LANSING — State Representatives Jeremy Moss (D-Southfield), David Rutledge (D-Ypsilanti) and Vanessa Guerra (D-Saginaw) praised the Michigan House of Representatives for passing a package of bills they sponsored aimed at expanding and strengthening the state’s Freedom of Information Act laws. House Bills 5469-5478 would subject the governor’s and lieutenant governor’s offices to FOIA laws and create the Legislative Open Records Act (LORA).
“Being transparent in government on the frontend is easier in the long run because it removes all doubts,” Rep. Moss said. “This package of bills carefully balances the public’s right to know while at the same respecting the privacy of constituents who want to confidentially share a personal issue or concern with their state Legislator. It’s time to apply transparency laws to how we conduct business here in the Legislature and how the governor conducts business in his office.”
The package creates a non-partisan review of disputes by the Legislative Council Administrator. While the provisions of LORA largely mirror FOIA, unlike FOIA, it does not require citizens to pay significant court and attorney fees to appeal an unreasonable fee or denial of their request.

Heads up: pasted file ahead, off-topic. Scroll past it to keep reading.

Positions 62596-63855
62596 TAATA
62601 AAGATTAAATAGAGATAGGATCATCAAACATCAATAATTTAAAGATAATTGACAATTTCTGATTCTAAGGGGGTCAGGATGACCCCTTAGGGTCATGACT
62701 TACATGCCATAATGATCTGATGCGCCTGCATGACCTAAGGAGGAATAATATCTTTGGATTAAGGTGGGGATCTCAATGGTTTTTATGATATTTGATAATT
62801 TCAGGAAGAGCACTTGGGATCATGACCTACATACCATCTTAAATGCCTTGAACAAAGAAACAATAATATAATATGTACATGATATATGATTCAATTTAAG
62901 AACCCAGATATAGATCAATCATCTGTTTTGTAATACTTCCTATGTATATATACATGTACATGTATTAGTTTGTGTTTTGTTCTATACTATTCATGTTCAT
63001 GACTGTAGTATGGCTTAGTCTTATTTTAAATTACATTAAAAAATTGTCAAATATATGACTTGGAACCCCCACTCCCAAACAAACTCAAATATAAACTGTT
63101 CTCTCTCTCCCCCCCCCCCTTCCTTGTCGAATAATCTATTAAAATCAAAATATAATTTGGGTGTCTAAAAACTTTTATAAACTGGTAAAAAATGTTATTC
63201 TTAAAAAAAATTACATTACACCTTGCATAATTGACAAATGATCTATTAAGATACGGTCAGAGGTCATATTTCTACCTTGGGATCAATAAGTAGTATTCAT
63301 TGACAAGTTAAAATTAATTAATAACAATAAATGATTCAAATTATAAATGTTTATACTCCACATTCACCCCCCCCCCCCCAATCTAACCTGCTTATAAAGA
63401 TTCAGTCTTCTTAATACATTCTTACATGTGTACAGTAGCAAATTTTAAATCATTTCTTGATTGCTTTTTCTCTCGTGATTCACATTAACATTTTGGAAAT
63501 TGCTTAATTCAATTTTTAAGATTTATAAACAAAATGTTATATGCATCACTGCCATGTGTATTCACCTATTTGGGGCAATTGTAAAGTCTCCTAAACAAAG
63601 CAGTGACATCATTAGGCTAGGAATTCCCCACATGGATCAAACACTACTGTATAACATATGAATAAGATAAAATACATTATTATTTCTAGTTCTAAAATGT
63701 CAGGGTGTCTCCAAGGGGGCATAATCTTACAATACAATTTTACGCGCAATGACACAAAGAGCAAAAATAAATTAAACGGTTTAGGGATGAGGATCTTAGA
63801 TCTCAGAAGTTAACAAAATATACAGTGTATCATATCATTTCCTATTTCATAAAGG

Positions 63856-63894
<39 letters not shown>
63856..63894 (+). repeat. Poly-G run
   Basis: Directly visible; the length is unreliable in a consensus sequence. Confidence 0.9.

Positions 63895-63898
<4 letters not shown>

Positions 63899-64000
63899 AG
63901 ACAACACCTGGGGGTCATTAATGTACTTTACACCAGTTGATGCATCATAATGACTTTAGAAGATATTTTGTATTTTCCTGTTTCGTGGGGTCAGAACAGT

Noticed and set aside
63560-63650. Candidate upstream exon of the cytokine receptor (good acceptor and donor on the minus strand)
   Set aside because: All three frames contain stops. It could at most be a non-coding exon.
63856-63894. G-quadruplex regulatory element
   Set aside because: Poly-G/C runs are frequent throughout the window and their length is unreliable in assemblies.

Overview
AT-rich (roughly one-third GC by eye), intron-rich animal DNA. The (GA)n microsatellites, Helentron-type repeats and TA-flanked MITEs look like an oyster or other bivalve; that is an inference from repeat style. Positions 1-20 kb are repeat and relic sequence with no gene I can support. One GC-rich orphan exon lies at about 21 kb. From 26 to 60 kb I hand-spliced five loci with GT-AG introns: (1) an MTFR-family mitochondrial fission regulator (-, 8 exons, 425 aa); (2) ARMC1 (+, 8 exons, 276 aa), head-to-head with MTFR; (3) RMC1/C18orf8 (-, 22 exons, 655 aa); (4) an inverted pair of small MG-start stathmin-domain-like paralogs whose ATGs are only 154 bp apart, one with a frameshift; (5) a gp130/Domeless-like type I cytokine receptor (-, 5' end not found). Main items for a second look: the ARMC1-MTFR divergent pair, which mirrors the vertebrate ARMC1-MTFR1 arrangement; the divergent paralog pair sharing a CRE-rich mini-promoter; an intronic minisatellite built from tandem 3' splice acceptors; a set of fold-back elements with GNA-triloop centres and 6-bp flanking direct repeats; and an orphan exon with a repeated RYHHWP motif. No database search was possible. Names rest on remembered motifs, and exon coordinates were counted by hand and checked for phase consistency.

“These are common-sense proposals that the people of Michigan have been demanding,” Rep. Rutledge said. “For too long, the upper levels of Michigan’s government have exempted themselves from the scrutiny applied to local government and other state departments. It’s time for that to change.”
Michigan is currently one of just two states that exempt its governor and Legislature from FOIA laws. In recent months, those FOIA exemptions have come under intense scrutiny because of the Flint water crisis. While the governor released documents from his office related to Flint, he was under no obligation to do so, and it’s impossible to know whether all documents related to Flint were made public.
“These bills demonstrate what can happen when Republicans and Democrats work together to address problems facing our state,” Rep. Guerra said. “FOIA laws are essential for a democracy to operate openly and transparently. I’m hopeful that the Senate will take up these bills in the same bipartisan spirit we saw in the House and pass them into law.”